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Chess, Cheating, Psychology, Analogy

Posted By: Jeremy Bagai
Date: Tuesday, 17 June 2014, at 7:06 p.m.

Nice article: How To Catch A Chess Cheater: Ken Regan Finds Moves Out Of Mind.

Here's a passage I'd like to understand better:

“[Alan] Turing wanted to model human cognition with a computer, but I’m going in the opposite direction,” Regan says. “I want to use the computer to inform us about the human mind.” Regan’s data has reproduced a result in psychology first discovered by Nobel Prize-winning economist Daniel Kahneman and colleague Amos Tversky, which states that human perception of value is relative. “You’ll drive across town to save $4 on a $20 purchase, but you wouldn’t do it for a $2,000 purchase,” says Regan. His data shows that players make 60 percent to 90 percent more errors when half a pawn ahead or behind than when the game is even. Regan claims that this is an actual cognitive effect, not a result of high-risk/high-reward play, because it is observed with players who have both the advantage and disadvantage.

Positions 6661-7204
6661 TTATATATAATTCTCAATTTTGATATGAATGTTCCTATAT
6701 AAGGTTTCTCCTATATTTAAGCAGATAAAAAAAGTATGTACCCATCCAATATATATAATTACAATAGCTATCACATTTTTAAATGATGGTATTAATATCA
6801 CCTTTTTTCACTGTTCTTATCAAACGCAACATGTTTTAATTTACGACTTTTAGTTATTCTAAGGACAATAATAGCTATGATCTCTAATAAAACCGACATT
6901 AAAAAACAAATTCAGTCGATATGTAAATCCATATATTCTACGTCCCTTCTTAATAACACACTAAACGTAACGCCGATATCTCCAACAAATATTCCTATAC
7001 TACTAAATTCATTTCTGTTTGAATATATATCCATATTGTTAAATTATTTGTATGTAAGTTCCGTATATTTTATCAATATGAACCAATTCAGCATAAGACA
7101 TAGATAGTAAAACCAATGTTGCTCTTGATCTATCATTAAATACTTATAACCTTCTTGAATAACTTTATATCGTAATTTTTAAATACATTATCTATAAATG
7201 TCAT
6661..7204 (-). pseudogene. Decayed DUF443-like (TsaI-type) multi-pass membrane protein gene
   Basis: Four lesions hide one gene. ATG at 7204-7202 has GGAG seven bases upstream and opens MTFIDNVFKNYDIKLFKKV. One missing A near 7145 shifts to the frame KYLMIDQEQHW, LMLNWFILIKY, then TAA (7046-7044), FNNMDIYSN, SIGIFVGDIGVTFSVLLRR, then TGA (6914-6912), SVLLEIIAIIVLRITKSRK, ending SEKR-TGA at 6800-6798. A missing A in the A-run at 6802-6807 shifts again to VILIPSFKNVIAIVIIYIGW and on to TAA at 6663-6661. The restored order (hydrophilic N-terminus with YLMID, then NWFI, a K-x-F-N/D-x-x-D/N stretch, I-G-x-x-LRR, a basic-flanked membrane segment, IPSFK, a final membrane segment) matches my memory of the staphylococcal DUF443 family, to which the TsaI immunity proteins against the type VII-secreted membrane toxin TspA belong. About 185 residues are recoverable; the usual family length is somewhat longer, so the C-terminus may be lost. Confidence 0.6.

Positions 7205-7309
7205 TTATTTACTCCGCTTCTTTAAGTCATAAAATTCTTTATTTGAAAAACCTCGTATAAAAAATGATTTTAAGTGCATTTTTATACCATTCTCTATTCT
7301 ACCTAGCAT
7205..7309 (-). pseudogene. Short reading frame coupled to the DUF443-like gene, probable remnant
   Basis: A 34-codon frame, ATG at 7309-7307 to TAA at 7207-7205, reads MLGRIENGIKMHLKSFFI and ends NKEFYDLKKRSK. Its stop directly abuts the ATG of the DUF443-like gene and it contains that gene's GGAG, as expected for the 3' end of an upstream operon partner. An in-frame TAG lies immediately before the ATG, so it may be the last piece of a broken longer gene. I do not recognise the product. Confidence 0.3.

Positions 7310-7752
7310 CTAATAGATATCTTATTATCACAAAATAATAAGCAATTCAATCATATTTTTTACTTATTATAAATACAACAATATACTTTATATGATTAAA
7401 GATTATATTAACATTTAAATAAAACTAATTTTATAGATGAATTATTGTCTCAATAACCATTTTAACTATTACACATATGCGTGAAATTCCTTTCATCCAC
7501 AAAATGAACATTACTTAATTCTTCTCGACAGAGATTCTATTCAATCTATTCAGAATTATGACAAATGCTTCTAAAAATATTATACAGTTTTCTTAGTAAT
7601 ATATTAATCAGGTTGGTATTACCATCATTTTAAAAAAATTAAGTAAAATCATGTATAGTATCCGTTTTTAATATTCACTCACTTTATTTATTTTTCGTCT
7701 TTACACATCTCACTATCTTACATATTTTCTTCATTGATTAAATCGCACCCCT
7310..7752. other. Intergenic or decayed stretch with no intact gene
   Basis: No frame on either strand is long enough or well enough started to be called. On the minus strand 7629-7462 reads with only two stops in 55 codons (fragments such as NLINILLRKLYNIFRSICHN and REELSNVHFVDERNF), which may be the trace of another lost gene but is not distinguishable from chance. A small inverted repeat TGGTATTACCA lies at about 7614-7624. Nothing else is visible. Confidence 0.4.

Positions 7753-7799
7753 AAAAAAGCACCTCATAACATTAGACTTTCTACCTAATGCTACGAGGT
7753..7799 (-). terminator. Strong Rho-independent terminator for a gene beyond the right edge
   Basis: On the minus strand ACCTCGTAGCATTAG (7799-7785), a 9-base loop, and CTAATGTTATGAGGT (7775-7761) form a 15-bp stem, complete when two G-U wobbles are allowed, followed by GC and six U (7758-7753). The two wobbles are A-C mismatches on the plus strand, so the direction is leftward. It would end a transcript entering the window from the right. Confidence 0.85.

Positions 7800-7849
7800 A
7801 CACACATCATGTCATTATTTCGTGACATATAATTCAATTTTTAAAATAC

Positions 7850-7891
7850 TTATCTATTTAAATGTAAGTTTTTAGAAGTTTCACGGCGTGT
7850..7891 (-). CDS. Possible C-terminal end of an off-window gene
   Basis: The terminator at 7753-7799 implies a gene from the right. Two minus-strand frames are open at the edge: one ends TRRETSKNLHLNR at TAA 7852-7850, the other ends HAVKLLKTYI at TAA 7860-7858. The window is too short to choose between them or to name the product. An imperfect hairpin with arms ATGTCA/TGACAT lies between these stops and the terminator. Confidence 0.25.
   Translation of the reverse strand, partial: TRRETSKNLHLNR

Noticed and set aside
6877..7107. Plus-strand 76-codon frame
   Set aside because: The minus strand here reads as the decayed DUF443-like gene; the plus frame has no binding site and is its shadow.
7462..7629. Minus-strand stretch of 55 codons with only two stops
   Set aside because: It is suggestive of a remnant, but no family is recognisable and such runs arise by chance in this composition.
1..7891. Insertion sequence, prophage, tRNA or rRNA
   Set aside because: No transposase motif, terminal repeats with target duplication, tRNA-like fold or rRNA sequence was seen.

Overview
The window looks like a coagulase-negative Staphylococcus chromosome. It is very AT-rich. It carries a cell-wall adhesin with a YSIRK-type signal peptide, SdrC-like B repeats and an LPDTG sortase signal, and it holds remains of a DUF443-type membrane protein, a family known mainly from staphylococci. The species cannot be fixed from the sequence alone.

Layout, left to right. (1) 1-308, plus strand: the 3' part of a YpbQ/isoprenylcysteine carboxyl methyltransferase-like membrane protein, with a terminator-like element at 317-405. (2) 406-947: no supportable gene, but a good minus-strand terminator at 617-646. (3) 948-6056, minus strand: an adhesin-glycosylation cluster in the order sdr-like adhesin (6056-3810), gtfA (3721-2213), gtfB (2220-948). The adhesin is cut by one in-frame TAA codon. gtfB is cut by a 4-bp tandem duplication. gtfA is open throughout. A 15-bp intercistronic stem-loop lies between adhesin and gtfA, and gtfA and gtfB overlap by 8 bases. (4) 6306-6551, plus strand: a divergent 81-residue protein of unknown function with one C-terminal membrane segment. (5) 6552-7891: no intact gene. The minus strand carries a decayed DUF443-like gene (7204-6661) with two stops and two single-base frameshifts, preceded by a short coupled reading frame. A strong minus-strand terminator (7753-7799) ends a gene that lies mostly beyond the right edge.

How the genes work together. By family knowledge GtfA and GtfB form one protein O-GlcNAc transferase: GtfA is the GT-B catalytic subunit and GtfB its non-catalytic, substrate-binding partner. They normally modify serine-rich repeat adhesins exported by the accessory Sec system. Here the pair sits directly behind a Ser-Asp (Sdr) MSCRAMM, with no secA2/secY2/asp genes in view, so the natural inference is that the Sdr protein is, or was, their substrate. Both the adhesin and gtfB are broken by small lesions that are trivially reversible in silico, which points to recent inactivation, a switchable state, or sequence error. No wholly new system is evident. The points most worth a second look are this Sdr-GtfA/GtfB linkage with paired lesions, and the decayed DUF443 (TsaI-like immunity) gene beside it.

I understand the Kahneman example. People often mistakenly behave as though $x is of greater value when it is a higher percentage of some reference $y. So they are more likely to put effort into "saving" $x (driving across town) when $y is low.

Can someone explain how the chess example is in anyway related to this?
And (separate question) is it possible that even chess positions are objectively "easier to play" (more stable?) than positions with slight imbalances? Is the error data actually evidence of a cognitive bias?

(I liked the article -- not trashing it, just low-knowledge regarding chess.)

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